Sydney/Singapore: Asian stocks rose on Monday as investors cheered the upbeat US labour force report that sent Wall Street to an all-time closing high last week, while the dollar held its ground against the yen.
               
MSCI's broadest index of Asia-Pacific shares outside Japan climbed nearly one percent with Australia's main share index also about a percent higher. Malaysian shares were the biggest gainers, rising 3 percent after the ruling coalition government won a tight election.
               
Japanese financial markets are shut on Monday for a public holiday and will reopen on Tuesday. Britain's stock market is also shut on Monday for a national holiday, and that is expected to keep trading quiet in Europe.
               
Financial spreadbetter IG expected Germany's DAX to open 1 point higher, flat in percentage terms, and France's CAC40 to open 2.2 points lower, or down up to 0.1 percent.
               
The gains in Asian stock and commodity markets followed after data on Friday that showed US employment rose at a faster pace than expected in April. Hiring was much stronger than previously reported in the prior two months, a relief to investors nervous of a US slowdown.
               
But other US data, including a survey of the vast services sector, was less encouraging and led investors to suspect that the Federal Reserve will probably maintain its aggressive stimulus programme.
               
"From the market's point of view, this is a Goldilocks scenario - good enough to provide reasonable growth in corporate revenues but not strong enough to trigger more than a mild tapering in the Fed's asset purchase program," said Ric Spooner, chief market analyst at CMC Markets.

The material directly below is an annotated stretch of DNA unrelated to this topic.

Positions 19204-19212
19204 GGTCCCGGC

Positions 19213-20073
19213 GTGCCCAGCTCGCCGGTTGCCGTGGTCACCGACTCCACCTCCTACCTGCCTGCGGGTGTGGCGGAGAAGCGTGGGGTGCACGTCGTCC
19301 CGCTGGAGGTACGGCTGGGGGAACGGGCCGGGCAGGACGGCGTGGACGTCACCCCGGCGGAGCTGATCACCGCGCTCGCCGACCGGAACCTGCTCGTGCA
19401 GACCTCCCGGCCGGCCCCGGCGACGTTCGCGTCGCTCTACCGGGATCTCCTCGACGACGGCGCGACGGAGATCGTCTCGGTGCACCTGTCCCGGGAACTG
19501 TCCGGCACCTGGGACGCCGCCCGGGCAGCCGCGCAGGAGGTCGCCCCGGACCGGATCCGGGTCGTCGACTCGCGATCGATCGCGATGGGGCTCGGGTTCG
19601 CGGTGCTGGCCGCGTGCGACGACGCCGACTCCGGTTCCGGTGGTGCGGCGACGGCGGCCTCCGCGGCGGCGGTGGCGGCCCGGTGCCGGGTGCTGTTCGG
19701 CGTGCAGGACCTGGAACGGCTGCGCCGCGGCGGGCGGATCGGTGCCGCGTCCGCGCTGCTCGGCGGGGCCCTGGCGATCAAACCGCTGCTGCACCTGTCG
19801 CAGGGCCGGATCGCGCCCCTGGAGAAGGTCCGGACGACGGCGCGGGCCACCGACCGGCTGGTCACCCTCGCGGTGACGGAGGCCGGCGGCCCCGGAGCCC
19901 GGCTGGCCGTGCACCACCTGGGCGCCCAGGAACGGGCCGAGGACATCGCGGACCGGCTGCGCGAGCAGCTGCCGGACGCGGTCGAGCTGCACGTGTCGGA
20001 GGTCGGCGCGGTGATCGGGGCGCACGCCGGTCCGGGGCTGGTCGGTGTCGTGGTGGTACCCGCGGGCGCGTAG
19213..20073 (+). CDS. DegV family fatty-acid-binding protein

The data helped lift US Treasury yields. The dollar however was less consistent, gaining against the Australian dollar and keeping Friday's gains against the low-yielding yen, but losing ground to emerging Asian currencies.
               
Having rallied more than 1 percent against the yen on Friday, the dollar last traded at 99.06 yen, nearly flat on the day. It is within a hair's breath of the 4-year peak nudging 100 that it scaled last month.
               
The yen was likely to stay on the defensive after the boost to risk sentiment from the better-than-expected US jobs data, said Satoshi Okagawa, senior global markets analyst for Sumitomo Mitsui Banking Corporation in Singapore.
               
"Rather than dollar strength, the sentiment is more along the lines of going risk-on. It feels like yen-selling with cross/yen pairs leading the way," Okagawa said.
 
AUSSIE FALTERS

While other currencies in Asia outperformed the greenback, the Aussie slipped 0.3 percent to USD 1.0285, although it stayed off last week's low near USD 1.0220.
               
The decline followed  local retail sales data, where the monthly data disappointed markets but the quarterly number, coupled with US jobs data, gave markets reason to slightly tone down expectations of a cut in interest rates at the Reserve Bank of Australia's policy meeting on Tuesday.
               
Commodities also added to gains, having powered higher on Friday in the wake of the US jobs report. US crude rose more than one percent towards USD 97.00 a barrel, reaching fresh one-month highs.
               
Shanghai copper futures jumped by their 5 percent daily limit on Monday, tracking sharp gains in London in the previous session. London copper surged more than 6 percent on Friday in its biggest daily rise since October 2011.
               
However, to put its move in perspective, copper had fallen nearly 20 percent in the past three months partly on worries about a slowing global economy.
               
Malaysia's ringgit and stock market were the regional standouts on Monday, with the ringgit hitting a 20-month high after Sunday's election saw the governing coalition extend its half-century rule, albeit with its worst-ever performance.
               
The National Front, or Barisan National (BN), won 133 seats in the 222-member parliament in Sunday's election, although it failed to regain the two-thirds majority it lost for the first time in 2008.

(Agencies)

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